Table 1. LD50´s of Drosophila melanogaster Oregon and flare strains fed on lead nitrate and lead acetate.



LD50 (mM)


LD50 (mM)








Table 1 shows the LD50’s for each strain and salt.  Figure 1 shows the mortality rates and LD50’s for lead acetate that were 2.72 mM for the Oregon strain and 2.91 mM for the flare strain, respectively.  Figure 2 shows the mortality rates and LD50’s for lead nitrate that were 2.93 mM for the Oregon strain and 2.70 mM for the flare strain, respectively.  On the other hand, the ANOVA results show significant differences between salts (F = 48.77, p = 0.000003) and a strain-salt interaction (F = 10.38, p = 0.0046), but no significant differences between strains (F = 0.011, p = 0.9183).  The Tukey test shows significant differences among all four LD50’s.


Results revealed an increase in mortality rates directly proportional to all different concentrations with a sigmoid-type curve (Figures 1 and 2).  Interestingly, the mortality rate curves obtained showed that the flare strain exposed to these lead salts had a clear increase in the interval of the 0.0625 mM and 1.25 mM concentrations and then an important decrease in the interval of the 1.25 mM and 2.5 mM concentrations for both salts.  This was not the case for the Oregon strain wich kept a constant increase in a sigmoid-type curve.  Parke et al. (1990) have shown it takes a minimal concentration of the chemical compound to induce the cytochrome P450 synthesis in in vivo experiments, so that it can go on with detoxication or biotransformation of the chemical compound into a reactant agent.  Considering the Oregon strain with constitutive levels of cytochrome P450, where enzymes are always present and the flare strain with regulated levels, that might account for the curves found in their mortality rates at different concentrations of both salts, but this remains to be proved in further biochemical experiments and exposures to other compounds.  At higher concentrations of both lead salts, the mortality rates in the flare strain are similar to those of the Oregon strain.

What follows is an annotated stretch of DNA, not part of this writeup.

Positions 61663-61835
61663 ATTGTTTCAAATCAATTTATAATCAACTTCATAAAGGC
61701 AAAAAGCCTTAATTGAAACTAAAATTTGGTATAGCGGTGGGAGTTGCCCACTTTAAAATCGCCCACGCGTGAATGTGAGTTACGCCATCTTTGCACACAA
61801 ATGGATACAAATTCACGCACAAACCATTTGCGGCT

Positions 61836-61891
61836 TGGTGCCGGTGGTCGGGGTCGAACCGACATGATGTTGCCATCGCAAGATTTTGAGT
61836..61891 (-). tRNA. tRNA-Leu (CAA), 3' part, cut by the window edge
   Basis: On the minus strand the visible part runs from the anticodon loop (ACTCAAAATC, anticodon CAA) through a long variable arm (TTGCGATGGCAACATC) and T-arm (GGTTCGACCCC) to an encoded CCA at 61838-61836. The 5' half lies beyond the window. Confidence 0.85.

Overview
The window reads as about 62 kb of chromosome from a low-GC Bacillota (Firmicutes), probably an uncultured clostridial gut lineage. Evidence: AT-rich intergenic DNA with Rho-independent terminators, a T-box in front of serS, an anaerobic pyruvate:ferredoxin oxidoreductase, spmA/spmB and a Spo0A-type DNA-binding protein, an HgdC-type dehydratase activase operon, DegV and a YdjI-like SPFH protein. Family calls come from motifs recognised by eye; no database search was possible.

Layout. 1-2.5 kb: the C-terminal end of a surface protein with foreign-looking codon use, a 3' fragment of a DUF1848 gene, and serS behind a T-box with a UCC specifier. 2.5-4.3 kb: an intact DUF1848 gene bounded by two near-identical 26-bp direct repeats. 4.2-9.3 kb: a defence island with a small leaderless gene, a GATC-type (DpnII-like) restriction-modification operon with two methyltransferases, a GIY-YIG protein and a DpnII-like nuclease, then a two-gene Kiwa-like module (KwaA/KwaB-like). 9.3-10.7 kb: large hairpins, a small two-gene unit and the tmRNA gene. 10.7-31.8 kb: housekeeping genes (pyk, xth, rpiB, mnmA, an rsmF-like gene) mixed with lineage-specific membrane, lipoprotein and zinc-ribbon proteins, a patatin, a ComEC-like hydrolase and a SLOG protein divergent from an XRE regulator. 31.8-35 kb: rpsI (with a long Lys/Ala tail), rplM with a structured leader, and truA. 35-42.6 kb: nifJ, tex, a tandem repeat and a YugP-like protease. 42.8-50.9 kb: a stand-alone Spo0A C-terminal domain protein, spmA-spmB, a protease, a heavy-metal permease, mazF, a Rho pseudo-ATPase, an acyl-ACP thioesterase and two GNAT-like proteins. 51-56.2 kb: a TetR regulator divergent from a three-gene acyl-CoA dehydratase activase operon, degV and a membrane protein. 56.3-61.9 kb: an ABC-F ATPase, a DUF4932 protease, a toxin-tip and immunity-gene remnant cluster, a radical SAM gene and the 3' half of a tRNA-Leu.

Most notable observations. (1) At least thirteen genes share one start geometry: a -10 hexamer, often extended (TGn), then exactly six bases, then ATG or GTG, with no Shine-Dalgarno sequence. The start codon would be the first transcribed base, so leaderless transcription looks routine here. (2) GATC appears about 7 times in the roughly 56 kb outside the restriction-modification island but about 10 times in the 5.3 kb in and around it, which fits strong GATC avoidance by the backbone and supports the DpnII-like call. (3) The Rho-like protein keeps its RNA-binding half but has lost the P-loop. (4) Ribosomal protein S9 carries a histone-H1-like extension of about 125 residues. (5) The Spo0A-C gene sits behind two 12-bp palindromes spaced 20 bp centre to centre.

We found significant differences between salts, a strain-salt interaction, and differences among all four LD50’s.  These results mean this system could be used to screen many other well known chemical compounds to search how these mutant strain’s mortality rates behave when exposed to different kinds of agents.  It will also be interesting to validate these results with further experiments regarding increased levels of cytochrome P450 in the flare strain in relation with its mortality rates.

            References:  Alvares, A., S. Leigh, J. Cohon, and A. Kappas 1972,  Jour. Experim. Med. 135: 1406-1409;  Corey, O.G., and C.L. Galvao 1989,  Plomo. Serie Vigilancia 8. Metepec, Edo. de México. Centro Panamericano de Ecología Humana y Salud. Org. Panam. Salud. O. M. S. 103 pp.; 


Foulkes, E.C., 1993, Biological Effects of Heavy Metals II. Metal Carcinogenesis. CRC Press, Boca Ratón;  Friedberg, E.C., G. Walker, and W. Siede 1995, DNA Repair and Mutagenesis. ASM Press, Washington, pp: 16-17;  Frölich, A., and F.E. Würgler 1989,  Mutat. Res. 216: 179-187;  Goldberg, A., P.A. Meredith, S. Miller, M.R. Moore, and G.G. Thompson  1977,  Proc. Biochem. Pharmac. Sci. 13th-15th July;  González, F., Ch. Crespi, and H. Gelboin 1991,  Mutat. Res. 247: 113-127;  Graf, U., N. van Shaik, and R. Pacella 1991,  Dros. Inf. Serv. 70: 247-248;  Graf, U., and N. van Shaik 1992,  Mutat. Res. 271: 59-67;  Graf, U., and D. Singer 1992,  Rev. Int. Contam. Ambient. 8(1): 15-27;  Parke, V.D., C. Ionnides, and D.F.V. Lewis 1991,  Pharmac. Manufact. Assoc. Can. Key. Lect. 69(19): 537-548;  Pounds, J.G., 1984,  Neurotoxicology 5: 295-332;  Roy, N.K., 1992,  Mutat. Res. 298: 97-103.